On March 2007, a patient with a history of diabetes, hypertension, and hyperlipidemia presented to a primary care physician who was board certified in internal medicine and nephrology for management of his medical issues.
On 07/16/2013, the patient presented to the nephrologist with oral lesions and painful swallowing. The patient was on lisinopril, clonidine, triamterene/hydrochlorothiazide, and metformin. The patient was diagnosed as having oral and possibly esophageal candidiasis. The patient was initiated on clotrimazole and fluconazole. The patient returned the next week with poor appetite and weight loss.
Labs were not reviewed by the nephrologist until two days later. They revealed elevation of BUN, creatinine, and potassium as well as a low TSH. The nephrologist requested the patient present to the hospital.
When the patient arrived to the emergency department, she was told she required transfer to another hospital for treatment. While en route, the patient coded. She stayed on life support for nine days before passing away secondary to acute renal failure and thyroid storm.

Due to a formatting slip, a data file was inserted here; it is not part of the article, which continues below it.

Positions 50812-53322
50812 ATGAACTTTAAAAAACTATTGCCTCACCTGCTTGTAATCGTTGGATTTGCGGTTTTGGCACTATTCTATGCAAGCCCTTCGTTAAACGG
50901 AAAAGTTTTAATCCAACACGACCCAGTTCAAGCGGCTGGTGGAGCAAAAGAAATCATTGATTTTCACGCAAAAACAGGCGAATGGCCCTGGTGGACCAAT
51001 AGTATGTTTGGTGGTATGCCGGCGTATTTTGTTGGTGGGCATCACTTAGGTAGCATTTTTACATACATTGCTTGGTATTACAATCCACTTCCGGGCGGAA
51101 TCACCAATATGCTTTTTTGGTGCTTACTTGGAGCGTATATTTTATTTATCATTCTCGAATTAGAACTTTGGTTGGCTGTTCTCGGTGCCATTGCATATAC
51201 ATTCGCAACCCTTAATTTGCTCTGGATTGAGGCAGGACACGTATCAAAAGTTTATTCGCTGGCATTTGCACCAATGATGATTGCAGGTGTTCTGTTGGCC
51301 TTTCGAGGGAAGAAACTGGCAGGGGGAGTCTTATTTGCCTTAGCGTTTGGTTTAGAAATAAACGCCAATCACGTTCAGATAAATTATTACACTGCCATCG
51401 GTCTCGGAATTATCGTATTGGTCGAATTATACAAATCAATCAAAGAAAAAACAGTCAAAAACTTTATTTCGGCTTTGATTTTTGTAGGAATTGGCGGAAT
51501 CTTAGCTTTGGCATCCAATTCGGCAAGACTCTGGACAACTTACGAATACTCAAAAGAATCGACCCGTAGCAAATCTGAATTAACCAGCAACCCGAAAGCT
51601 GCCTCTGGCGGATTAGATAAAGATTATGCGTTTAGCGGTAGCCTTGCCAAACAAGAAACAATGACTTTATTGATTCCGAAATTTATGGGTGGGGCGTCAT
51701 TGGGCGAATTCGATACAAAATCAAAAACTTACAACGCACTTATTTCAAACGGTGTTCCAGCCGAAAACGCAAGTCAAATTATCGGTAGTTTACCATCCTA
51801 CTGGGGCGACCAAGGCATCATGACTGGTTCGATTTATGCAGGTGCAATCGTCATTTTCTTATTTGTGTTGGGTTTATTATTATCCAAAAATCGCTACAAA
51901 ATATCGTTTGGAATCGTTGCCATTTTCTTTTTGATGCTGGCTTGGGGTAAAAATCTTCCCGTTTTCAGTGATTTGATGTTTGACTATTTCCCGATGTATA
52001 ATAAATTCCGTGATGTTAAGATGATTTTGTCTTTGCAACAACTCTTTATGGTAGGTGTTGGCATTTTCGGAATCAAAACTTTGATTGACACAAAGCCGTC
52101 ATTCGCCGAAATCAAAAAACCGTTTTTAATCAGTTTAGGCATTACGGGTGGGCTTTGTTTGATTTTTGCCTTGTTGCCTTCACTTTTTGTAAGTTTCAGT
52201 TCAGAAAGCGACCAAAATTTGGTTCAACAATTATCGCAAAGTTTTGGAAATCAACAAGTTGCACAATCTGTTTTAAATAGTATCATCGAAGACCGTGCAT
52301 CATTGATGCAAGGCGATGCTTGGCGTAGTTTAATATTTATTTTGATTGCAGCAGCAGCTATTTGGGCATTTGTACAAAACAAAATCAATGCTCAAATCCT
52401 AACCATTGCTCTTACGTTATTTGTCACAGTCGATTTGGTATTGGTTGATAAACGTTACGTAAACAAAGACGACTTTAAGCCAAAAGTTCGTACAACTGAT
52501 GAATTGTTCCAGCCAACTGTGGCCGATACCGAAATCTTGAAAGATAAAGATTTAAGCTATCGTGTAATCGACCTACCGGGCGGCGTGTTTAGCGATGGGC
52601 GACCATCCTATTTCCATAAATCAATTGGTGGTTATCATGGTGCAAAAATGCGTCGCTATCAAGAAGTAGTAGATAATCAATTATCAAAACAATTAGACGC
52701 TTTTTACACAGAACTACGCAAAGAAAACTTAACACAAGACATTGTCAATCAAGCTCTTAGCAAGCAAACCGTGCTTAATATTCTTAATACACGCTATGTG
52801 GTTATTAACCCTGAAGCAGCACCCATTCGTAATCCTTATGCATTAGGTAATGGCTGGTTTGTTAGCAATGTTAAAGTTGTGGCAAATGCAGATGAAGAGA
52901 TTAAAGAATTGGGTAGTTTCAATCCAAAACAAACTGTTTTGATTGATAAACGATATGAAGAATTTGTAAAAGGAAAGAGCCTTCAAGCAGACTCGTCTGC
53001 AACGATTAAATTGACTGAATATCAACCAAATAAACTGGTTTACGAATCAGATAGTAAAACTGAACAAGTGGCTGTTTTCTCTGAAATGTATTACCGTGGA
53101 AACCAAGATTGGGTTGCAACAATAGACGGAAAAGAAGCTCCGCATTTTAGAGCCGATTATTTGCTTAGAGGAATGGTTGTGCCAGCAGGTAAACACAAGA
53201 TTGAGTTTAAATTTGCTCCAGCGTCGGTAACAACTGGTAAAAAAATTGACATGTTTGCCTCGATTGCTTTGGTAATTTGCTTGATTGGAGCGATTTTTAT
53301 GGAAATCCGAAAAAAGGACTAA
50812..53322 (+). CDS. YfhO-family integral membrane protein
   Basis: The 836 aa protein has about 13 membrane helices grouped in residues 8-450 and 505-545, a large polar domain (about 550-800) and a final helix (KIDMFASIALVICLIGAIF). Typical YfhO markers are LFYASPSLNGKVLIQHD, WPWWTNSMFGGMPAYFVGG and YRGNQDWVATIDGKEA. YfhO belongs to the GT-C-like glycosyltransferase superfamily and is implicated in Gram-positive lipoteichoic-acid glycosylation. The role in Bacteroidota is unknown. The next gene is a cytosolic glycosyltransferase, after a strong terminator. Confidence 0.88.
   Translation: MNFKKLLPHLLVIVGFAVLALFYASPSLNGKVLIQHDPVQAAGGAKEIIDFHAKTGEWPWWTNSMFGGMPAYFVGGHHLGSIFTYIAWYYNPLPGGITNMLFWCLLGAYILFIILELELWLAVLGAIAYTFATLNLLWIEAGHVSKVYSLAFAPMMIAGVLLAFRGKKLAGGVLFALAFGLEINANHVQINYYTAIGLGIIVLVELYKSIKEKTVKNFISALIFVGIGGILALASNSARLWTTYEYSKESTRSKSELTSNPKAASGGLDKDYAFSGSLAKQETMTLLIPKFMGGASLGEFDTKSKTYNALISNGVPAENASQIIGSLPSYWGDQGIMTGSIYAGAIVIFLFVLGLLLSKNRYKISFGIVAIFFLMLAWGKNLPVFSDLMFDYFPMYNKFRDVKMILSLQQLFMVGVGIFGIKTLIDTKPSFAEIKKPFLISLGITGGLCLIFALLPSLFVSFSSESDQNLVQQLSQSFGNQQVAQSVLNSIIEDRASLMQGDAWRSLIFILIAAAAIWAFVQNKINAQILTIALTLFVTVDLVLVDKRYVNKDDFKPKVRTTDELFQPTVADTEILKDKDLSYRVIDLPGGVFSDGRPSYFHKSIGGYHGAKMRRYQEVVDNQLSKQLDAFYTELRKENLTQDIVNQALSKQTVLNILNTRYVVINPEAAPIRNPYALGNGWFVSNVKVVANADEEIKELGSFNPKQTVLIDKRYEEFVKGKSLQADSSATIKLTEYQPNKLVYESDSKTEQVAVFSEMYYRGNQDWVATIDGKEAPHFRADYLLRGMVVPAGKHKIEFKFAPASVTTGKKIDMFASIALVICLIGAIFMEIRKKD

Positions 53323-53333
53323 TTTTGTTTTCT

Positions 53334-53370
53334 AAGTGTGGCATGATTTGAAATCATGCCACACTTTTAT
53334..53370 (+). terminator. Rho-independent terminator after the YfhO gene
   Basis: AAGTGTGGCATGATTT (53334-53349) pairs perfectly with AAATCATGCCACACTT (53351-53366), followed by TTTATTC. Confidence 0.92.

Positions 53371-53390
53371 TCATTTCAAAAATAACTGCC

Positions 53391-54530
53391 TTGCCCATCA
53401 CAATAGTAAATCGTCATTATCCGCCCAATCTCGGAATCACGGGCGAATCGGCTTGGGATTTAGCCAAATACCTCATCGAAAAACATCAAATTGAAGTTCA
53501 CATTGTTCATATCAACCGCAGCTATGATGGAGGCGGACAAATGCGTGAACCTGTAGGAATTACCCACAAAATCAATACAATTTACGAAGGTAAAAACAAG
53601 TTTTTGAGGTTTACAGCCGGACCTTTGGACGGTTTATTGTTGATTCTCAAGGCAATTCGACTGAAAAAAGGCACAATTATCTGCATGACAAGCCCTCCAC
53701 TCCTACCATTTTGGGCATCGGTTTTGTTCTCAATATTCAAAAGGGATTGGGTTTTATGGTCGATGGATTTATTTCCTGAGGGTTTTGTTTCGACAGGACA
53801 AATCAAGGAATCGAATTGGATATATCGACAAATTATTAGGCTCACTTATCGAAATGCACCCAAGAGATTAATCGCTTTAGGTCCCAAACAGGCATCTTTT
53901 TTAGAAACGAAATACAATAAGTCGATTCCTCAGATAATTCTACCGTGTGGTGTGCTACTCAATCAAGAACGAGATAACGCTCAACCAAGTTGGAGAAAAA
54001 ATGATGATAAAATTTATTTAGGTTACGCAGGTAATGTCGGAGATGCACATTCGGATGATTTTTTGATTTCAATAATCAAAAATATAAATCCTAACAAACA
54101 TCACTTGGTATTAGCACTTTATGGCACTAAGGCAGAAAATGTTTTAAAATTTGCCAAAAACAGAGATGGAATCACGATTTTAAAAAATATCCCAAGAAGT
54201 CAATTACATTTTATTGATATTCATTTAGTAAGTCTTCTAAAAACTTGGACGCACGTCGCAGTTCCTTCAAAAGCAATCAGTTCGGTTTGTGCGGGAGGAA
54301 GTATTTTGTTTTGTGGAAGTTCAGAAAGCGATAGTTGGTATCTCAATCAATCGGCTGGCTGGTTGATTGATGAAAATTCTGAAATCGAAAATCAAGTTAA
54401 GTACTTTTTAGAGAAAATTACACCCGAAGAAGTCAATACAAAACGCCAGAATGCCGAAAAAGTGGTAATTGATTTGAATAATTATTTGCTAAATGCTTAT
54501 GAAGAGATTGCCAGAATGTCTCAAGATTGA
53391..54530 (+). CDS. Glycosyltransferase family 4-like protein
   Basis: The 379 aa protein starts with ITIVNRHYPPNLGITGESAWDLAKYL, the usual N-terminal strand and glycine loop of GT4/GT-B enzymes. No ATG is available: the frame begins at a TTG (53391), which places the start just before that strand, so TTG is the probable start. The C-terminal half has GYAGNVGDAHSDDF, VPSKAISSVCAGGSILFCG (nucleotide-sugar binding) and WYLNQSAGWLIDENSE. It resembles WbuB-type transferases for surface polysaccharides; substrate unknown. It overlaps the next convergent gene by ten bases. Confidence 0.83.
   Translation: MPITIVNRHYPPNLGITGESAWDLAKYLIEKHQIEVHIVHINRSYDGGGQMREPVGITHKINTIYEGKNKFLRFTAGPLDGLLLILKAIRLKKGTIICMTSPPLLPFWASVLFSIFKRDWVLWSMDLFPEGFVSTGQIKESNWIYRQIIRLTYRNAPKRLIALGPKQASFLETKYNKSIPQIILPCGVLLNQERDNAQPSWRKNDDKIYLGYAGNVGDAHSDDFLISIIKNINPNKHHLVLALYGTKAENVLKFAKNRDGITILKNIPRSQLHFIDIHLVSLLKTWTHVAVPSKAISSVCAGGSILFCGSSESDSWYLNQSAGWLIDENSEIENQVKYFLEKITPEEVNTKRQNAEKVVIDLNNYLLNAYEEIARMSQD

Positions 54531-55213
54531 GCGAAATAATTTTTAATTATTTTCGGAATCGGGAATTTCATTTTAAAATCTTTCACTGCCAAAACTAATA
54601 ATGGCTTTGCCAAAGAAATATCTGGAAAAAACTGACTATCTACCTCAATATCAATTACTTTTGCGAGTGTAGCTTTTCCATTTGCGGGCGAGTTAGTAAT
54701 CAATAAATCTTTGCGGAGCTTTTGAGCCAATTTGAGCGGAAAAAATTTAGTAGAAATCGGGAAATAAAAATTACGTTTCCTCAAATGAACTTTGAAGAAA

The Board expressed concern that the nephrologist’s conduct was below the minimum standard of competence. They noticed disorganized documentation and missing information along with failure to obtain an adequate history and failing to document relevant physical findings.
The Board issued a public letter of concern and reported the letter to the Federation of State Medical Boards.
State: North Carolina
Date: January 2015
Significant Outcome: Death
Case Rating: 3
Link to Original Case File: Download PDF
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